A warning of the escalating danger of US-China conflict

In the course of its 2013 election campaign, the Socialist Equality Party is puncturing the conspiracy of silence surrounding US preparations for war against China, and the intimate involvement of the Australian Labor government in these plans.

In the rarefied atmosphere of think tanks and strategic policy circles in the US and Australia, the strategic implications of the Obama administration’s “pivot to Asia” are being continuously discussed and debated. However, the media and political establishment, well aware of the political threat posed by the emergence of a conscious anti-war movement, rarely refers to the dangers of a US-China conflict, even obliquely.

Occasionally a dissenting voice appears. In a Sydney Morning Herald article on May 28, strategic analyst Hugh White declared: “There is something obsessive about the way our leaders keep saying that Australia does not have to choose between America and China. [Prime Minister] Julia Gillard says it almost every time she talks about foreign policy. [Foreign Minister] Bob Carr and [Defence Minister] Stephen Smith cling to it.”

As White pointed out, the same mantra is repeated by the opposition Liberal-National Coalition leaders. The conception that no conflict is looming and Australian capitalism can somehow continue to balance between Washington and Beijing underpins the government’s foreign, economic and strategic policies.

Behind the public equanimity lies the fundamental dilemma wracking Australian capitalism, which is heavily dependent economically on China, while continuing to depend strategically and militarily on its longstanding alliance with American imperialism.

By declaring that “we don’t have to choose”, Australian political leaders are trying to dupe the public into believing that the obvious rise in tensions throughout Asia, as a result of the Obama administration’s aggressive “pivot to Asia” directed against China, will not lead to breakdown, conflict and war.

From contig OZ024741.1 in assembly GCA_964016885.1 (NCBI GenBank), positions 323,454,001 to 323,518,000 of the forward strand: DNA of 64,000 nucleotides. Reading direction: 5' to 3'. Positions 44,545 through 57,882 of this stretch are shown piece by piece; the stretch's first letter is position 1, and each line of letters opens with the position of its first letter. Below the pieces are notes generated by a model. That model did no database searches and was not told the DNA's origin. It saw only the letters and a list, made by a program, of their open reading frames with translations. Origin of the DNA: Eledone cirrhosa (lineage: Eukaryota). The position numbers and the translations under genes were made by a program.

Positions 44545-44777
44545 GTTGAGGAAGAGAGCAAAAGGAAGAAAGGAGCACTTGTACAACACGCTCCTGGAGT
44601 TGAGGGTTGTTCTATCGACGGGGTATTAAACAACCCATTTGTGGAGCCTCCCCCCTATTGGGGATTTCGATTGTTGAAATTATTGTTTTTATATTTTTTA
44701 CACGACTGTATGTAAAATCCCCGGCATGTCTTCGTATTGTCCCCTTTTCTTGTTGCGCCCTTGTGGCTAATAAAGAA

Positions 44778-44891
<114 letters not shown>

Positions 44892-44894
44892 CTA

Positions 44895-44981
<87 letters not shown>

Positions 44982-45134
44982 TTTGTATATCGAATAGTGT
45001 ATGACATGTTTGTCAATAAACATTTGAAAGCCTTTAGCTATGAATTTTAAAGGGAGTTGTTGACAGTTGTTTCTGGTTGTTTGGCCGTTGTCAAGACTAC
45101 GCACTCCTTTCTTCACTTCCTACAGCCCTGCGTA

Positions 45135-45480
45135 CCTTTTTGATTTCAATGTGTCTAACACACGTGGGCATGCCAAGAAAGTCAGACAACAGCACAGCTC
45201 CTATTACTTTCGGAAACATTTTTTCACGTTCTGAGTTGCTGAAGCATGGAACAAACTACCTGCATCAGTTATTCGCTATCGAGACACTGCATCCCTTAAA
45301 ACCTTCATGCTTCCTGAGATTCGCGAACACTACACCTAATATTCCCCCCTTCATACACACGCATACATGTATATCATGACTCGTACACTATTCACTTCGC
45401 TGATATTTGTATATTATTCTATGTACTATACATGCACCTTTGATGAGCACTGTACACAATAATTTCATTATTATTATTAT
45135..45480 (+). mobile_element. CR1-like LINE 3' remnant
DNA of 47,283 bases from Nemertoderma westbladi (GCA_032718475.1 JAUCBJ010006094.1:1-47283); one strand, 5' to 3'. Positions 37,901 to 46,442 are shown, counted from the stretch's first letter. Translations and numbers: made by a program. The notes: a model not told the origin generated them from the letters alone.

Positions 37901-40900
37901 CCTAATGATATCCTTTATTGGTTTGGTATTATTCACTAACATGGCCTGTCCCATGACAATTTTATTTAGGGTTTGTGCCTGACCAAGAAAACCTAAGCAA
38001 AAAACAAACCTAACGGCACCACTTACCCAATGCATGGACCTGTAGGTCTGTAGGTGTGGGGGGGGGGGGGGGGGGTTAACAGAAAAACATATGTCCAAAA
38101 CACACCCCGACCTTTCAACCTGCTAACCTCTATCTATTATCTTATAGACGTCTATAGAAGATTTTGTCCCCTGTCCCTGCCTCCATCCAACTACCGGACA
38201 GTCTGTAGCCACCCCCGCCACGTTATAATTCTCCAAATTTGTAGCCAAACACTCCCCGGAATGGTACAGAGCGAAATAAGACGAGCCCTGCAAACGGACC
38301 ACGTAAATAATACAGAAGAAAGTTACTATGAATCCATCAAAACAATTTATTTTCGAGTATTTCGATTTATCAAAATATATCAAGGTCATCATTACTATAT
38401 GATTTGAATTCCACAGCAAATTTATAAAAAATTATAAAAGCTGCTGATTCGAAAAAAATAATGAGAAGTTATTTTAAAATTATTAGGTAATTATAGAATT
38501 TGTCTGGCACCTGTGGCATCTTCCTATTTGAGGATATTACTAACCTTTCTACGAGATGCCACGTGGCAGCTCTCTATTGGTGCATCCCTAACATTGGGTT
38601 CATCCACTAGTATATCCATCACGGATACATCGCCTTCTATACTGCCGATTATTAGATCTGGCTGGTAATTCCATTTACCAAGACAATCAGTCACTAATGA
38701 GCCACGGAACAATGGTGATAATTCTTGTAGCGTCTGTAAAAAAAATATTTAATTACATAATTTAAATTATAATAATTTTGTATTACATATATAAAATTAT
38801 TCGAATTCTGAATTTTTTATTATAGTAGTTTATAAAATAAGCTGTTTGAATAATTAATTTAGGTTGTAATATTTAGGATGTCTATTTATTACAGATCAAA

White’s aim is certainly not to alert the working class to these dangers. He speaks for a layer of the ruling elite that is alarmed at the prospect of war in the region and the potential damage to the interests of Australian capitalism. While he blames China, not the US, for rising tensions, White has, in previous articles and essays, appealed for debate over how to ameliorate the developing confrontation and avoid conflict.

In the Herald article, White condemned political leaders for “shamelessly evading this question” of choosing between China and the US. “If they turn out to be wrong, and we do have to choose, all our ideas about Australia’s future will be overturned. How can we be secure without America? How can we be prosperous without China? These are the questions they want to evade, because they have no answers to them,” he declared.

White, a former senior government adviser, intelligence agency analyst and now academic, is well aware of “the very real signs that rivalry between America and China is growing fast. This can be seen in the South China Sea and the East China Sea, where disputed islands are merely tokens in a contest in which it wants to show that it [China] can challenge America at sea, and America wants to prove that it cannot. Underlying this is China’s strategic build-up in Asia, and America’s own build-up in response.”

Appealing for a discussion on what can be done to address these tensions, White warned that “things could easily be brought to a head by a US-China clash somewhere like the East China Sea. If that happens, America will ask for direct Australian military support against China. How will ‘we do not have to choose’ sound then?”

In fact, the Labor government has made a choice—to line up fully behind the aggressive US military agenda against China. Former Prime Minister Kevin Rudd was ousted by pro-US Labor and union powerbrokers in June 2010, and Julia Gillard installed, precisely because he, like White, proposed diplomatic measures to lessen tensions between the two countries. These measures cut across the Obama administration’s plans to ratchet up the pressure on China across the board throughout Asia.